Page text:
We worked with the founder to revise the emails. We broke them down into an easily digestible campaign, created a sequence with less time in between touches, and focused his copy on the customer, rather than his product. As a result, his reply rates went up within one week.=

That’s why the ICP is the last thing you should change. Once you examine the method, more often than not, the simplest explanation is probably the right one. The knee-jerk reaction of most entrepreneurs is to blame the market, not the method. But the opposite is true. The market wants to do business with you. You need to show them you have the solution they’re looking for.

Identify Friction and Run the Test Again

Finally, map out your customer journey with an eye towards identifying potential points of friction. Three common elements of friction to examine before changing your ICP include:

  1. Pricing
  2. Messaging
  3. Sales Process

Let’s look at another example from one of our entrepreneurs that’s related to messaging. This entrepreneur was pre-revenue and having trouble finding customers. They had a strong working hypothesis about their ICP, but they were starting to doubt it because they couldn’t get anyone to work with them.

Every time this founder spoke to a prospect, he just talked about his company and his products. He never asked potential customers about the problem they were having.

When he realized this was the issue, he called the same people he was talking to before, but this time he asked them questions about their business. The customers then revealed the problems they didn’t communicate previously. That enabled the founder to talk about the solution for that issue in the context of his startup.

He booked four demos in one day and went from pre-revenue to almost $10K MRR in about six weeks. He didn’t change the ICP. He stopped trying to pitch and started to seek fit.

Notice that nobody had to buy or invest in anything new in the two entrepreneur examples we’ve discussed. They took the resources they already had, made minor changes, and saw an immediate impact on revenue.

How Long Should You Hold On?

Say that you’ve examined the method and reduced friction points, but you’re still not getting the results you expect. You’re having excellent conversations, your pipeline is full, and you’ve got a critical mass at the bottom of the funnel, but it’s just not turning over. Is now the time to change your ICP?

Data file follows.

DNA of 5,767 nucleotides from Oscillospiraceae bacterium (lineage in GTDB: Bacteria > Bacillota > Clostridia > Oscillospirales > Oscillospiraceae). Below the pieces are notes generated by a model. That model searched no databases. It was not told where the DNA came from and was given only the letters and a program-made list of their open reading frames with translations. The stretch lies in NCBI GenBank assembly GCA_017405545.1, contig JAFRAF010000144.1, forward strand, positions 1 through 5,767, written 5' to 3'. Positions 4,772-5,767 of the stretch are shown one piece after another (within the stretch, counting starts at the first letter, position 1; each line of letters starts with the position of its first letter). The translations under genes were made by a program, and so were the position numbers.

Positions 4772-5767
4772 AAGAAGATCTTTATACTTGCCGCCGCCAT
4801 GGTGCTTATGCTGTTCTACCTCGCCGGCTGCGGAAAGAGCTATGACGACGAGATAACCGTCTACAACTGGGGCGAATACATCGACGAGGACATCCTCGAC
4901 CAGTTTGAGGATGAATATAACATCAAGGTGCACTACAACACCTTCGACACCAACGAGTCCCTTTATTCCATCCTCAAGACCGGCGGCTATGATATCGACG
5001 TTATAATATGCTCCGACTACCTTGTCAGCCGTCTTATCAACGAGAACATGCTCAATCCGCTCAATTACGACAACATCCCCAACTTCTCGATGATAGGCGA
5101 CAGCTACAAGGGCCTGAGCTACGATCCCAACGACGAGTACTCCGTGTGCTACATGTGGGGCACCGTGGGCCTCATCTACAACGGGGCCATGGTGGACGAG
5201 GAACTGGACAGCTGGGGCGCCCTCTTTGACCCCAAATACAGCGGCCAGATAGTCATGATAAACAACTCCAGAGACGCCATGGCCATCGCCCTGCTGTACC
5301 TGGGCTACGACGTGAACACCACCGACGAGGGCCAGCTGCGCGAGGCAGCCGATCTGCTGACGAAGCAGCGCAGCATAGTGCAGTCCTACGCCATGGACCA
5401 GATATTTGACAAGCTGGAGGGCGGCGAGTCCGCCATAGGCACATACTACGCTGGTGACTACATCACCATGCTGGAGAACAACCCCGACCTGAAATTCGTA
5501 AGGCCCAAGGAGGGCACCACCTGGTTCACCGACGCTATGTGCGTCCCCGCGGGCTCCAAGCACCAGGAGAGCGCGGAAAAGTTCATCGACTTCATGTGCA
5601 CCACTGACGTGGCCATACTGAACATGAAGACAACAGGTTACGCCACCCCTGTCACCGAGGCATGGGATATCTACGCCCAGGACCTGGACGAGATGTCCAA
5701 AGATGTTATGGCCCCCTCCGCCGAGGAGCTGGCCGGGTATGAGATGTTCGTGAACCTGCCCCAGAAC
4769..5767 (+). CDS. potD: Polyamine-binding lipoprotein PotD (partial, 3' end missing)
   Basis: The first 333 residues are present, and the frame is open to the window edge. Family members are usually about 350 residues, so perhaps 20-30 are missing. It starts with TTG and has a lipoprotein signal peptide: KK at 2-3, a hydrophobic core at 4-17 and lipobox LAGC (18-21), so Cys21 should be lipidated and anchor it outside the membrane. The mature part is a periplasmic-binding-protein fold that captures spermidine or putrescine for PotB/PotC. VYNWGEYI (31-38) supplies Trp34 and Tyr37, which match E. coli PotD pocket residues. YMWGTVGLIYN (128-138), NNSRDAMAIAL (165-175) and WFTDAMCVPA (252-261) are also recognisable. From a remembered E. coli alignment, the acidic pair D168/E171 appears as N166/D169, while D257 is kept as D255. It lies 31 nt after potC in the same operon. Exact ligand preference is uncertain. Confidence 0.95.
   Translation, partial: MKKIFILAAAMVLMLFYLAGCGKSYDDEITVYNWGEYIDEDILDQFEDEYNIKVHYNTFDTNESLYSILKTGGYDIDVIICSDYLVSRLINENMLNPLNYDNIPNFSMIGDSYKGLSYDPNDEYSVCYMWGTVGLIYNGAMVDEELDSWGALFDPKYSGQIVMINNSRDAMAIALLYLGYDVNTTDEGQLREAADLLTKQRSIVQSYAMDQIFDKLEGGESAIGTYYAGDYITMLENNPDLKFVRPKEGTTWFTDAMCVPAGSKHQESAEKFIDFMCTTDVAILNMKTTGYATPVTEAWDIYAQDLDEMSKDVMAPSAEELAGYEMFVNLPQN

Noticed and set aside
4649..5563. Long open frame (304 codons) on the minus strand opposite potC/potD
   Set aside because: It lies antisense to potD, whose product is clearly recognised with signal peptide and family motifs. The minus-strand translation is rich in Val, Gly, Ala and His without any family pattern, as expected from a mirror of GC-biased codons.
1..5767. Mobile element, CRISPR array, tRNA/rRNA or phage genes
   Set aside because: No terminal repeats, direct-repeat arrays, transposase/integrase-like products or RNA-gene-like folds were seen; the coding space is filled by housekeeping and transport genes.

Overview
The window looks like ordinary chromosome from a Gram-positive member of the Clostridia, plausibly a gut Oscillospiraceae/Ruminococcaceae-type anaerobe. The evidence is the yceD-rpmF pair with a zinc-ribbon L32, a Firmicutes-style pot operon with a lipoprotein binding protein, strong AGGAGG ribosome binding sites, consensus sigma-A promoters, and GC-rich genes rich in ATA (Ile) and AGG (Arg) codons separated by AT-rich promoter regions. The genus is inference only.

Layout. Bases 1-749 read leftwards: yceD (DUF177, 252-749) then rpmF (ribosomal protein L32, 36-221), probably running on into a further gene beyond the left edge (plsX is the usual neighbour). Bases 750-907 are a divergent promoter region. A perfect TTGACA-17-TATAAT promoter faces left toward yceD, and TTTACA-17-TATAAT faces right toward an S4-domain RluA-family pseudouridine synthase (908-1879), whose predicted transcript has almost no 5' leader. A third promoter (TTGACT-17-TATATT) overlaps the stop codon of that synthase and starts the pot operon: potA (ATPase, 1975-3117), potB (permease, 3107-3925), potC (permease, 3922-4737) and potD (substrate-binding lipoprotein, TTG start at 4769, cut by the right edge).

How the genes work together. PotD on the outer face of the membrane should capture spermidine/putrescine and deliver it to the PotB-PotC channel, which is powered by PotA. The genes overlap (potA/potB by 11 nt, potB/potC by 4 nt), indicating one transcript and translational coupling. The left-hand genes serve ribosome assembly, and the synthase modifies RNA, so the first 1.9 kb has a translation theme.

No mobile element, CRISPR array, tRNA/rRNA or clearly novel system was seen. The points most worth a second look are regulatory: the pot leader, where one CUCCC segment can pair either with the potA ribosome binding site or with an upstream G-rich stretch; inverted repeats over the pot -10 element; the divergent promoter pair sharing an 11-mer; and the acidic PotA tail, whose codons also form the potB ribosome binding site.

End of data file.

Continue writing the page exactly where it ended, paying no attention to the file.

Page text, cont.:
The answer may not be what you want to hear, but you need to hold tight. Your customers don’t move on your timeline, they move on theirs, and there’s very little you can do about that. Revenue and customers are always lagging metrics. If all of your other leading metrics are pointing in the right direction, have faith that customer number one will happen.

While you have this patience, keep doing what you’ve been doing. Keep filling up your pipeline with qualified deals, stay close to companies at the bottom of the funnel, and look for ways to remove blockers so you can make the deal.

I Still Want to Change My ICP

If you’ve examined the method, been patient, and still aren’t seeing results, it might be time to change your ICP.

When switching to a new ICP, don’t just rip the band-aid off. Ease the transition. If you’ve done this right, you should already know your next ICPs, so you’re not completely starting over. For the companies that participate in our go-to-market accelerator, we come up with 5-10 ICPs and rank them in order of priority. This way, we don’t waste precious months of runway if the first, second, or third ICP doesn’t work out.

Finally, understand that when you change an ICP, a new clock starts running. It’s going to take a few months before you see a new result. Change the ICP so that you have enough time and resources to conduct the experiment. If you don’t, you’ll get bad data from this ICP and be back at square one.

What’s Next For Your Go-to-Market Strategy?

Your ICP is like your coordinates in Google Maps. If you don’t have the coordinates, you don’t know where to go.

Once you’ve examined your methods, removed friction, and successfully run your experiments, you’ve naturally developed a process to acquire revenue from the ICP — and that’s where scale comes from.

Once you validate that your playbook works, the name of the game is making that playbook as streamlined and optimized as possible so you can scale. In fact, that’s the second most common question we get. How do I scale my business? Look out for answers to that questions soon! Want to be notified? Sign up below for more go-to-market insights.